9 March 2017
Sheffield City Council has given support to HS2 Ltd proposals to provide a city centre HS2 connection that will enhance the economy and employment but have stressed that the government must ensure its high-speed route extends north as well as south.
The council has joined business leaders in welcoming the proposal to bring HS2 trains into Sheffield Midland and will continue to press for the connection to loop north to Leeds and other northern cities and form part of HS3, which will connect city centres across the North.
It comes as a consultation over the proposed new location, announced by HS2 last year, comes to an end today, Thursday March 9.
Councillor Julie Dore, Leader of Sheffield City Council, said: “Sheffield City Council has always believed that our region’s HS2 station must be located where the greatest economic impact, transport benefits and job creation will be delivered – and that is in Sheffield city centre.
“We still fundamentally believe that a brand new station at Victoria would provide the best solution for the whole of the city region, including delivering the aims of Transport for the North, but this proposal that HS2 are now looking at is a much better option than the previous Meadowhall proposal.
“We have always said that a city centre location delivers the benefits we are looking for – but this must extend to the north as well as to the south. Our support is conditional on key commitments being delivered one of which is the Northern loop connection. We are therefore calling on HS2 Ltd to clarify its timetable for this.”
Councillor Dore, responding to the consultation, wants HS2 Ltd to address five points in its plans:
- That HS2 fully integrates and complements with the city centre HS3 connection with a northern loop and junction in place to enable high speed journeys to continue north of Sheffield.
- That HS2’s economic growth potential is maximised through the selection and design of the route and stations in city centres.
- That route and station designs are fully funded to ensure that future capacity and growth in passenger numbers is not compromised;
- That HS2’s growth potential across Sheffield City Region is realised by ensuring appropriate local connectivity is in place and by harnessing the project to drive skills development and stimulate innovation and capacity.
- That the potential negative impacts of the route and station are managed in the most effective way and with appropriate scheduling, good communication and engagement with local partners, and a proactive approach to assessment and payment of compensation to affected parties.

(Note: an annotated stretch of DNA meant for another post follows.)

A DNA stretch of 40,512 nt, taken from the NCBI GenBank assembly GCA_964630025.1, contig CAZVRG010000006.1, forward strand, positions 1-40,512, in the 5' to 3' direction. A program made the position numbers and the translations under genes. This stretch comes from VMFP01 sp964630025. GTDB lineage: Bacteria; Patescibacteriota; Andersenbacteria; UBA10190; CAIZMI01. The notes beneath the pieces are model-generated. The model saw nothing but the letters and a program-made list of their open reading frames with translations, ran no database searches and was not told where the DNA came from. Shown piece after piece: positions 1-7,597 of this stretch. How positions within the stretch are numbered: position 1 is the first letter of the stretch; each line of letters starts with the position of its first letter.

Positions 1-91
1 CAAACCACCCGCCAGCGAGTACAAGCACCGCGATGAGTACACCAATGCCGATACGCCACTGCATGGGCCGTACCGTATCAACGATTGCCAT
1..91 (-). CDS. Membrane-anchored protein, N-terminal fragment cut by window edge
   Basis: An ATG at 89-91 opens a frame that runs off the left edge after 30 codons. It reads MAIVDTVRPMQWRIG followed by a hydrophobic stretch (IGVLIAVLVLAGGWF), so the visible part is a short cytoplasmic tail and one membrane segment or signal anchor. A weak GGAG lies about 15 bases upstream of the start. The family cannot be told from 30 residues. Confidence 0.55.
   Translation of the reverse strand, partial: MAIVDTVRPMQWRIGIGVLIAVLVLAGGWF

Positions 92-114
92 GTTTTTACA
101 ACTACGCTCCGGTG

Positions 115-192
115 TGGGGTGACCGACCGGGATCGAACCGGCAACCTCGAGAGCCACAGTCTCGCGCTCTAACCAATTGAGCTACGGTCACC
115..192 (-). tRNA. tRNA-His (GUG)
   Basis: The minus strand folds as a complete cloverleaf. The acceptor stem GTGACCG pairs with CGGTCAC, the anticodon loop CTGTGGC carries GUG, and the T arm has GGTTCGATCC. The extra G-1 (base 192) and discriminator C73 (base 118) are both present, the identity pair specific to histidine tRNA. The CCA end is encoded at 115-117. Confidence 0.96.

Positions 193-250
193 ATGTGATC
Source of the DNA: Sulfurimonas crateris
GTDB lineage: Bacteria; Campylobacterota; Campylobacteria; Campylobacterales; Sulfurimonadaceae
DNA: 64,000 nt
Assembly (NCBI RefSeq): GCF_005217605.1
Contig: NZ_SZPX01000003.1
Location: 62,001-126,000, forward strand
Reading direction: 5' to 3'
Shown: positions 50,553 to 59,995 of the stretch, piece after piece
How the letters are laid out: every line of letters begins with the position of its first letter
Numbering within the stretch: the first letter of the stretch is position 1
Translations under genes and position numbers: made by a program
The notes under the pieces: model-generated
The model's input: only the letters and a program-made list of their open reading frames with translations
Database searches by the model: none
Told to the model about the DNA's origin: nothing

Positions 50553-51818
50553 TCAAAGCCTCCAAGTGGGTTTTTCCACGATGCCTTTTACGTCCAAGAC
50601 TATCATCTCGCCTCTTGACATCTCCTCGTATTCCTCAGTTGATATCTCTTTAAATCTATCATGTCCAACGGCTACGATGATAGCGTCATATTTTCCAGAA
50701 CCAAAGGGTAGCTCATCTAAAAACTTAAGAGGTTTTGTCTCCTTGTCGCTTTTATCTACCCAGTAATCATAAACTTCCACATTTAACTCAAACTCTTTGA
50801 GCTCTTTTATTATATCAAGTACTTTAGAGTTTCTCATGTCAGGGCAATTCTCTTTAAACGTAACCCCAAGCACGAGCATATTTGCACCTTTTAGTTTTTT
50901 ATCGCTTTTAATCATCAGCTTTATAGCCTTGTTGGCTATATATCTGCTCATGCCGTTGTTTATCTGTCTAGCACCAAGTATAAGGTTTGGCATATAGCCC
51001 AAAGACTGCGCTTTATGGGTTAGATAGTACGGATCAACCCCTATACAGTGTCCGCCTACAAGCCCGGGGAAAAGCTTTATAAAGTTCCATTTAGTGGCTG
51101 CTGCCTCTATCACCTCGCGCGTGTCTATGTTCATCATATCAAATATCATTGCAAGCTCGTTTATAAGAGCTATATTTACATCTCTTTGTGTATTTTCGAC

Richard Wright, Executive Director of Sheffield Chamber of Commerce & Industry, said: “Sheffield, like many other cities across the north, is poorly-served by train connectivity. Whilst a number of short-term actions can improve the current services HS2 offers a real opportunity to deliver long term solutions. This is why we have always supported HS2 as a solution to capacity and connectivity to Europe and less around shaving a few minutes off journey times, although those benefits are welcome.
“Sheffield Chamber and other partners campaigned hard for a city centre location to both address the issues above but also because we are convinced from all the data available that a city centre location gives the best economic uplift for the region, not just the city of Sheffield. The Meadowhall location did not do that and has subsequently proved extremely problematic anyway because of the particular issues associated with the site.
“Our preferred option still remains a station at Victoria on the main line north to south but we are supporting the current proposal from HS2 as a pragmatic solution best balancing cost and benefit. To deliver this through the loop north, with journey times between Sheffield and Leeds centres below 30 minutes, is just as critical as the route south.
“Sheffield City Region is becoming attractive to investors as the recent announcements from McLaren, Boeing, The Floow and Chinese investors have shown. That can soon change if future investments on infrastructure are not on a par with other cities. A strong city with first class connectivity, within a strong region served by good local linkages is, in our opinion, critical to our future success.”